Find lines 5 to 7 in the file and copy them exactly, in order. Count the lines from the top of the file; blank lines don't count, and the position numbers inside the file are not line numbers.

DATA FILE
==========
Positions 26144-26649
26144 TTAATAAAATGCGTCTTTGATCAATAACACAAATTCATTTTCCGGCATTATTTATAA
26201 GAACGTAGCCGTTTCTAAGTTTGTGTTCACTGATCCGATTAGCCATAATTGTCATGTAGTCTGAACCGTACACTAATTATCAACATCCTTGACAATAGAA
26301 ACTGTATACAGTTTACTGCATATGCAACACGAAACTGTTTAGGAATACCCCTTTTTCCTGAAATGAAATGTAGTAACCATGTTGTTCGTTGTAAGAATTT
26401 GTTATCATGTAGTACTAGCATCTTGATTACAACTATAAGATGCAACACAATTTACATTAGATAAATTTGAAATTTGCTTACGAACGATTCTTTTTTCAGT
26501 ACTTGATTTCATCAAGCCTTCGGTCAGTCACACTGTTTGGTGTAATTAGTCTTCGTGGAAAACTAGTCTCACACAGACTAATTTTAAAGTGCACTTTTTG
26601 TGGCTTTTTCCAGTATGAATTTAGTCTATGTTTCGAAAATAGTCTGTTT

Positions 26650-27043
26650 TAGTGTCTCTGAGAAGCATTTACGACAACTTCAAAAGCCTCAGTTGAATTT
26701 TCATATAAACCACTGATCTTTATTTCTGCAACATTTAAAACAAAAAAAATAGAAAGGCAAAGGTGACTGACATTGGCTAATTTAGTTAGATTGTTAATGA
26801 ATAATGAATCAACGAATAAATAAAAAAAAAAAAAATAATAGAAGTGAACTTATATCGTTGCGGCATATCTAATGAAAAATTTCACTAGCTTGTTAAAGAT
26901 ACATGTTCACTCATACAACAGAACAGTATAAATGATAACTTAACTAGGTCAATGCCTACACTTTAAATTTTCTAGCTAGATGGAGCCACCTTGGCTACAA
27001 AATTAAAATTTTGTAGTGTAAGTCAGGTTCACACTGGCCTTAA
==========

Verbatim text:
26401 GTTATCATGTAGTACTAGCATCTTGATTACAACTATAAGATGCAACACAATTTACATTAGATAAATTTGAAATTTGCTTACGAACGATTCTTTTTTCAGT
26501 ACTTGATTTCATCAAGCCTTCGGTCAGTCACACTGTTTGGTGTAATTAGTCTTCGTGGAAAACTAGTCTCACACAGACTAATTTTAAAGTGCACTTTTTG
26601 TGGCTTTTTCCAGTATGAATTTAGTCTATGTTTCGAAAATAGTCTGTTT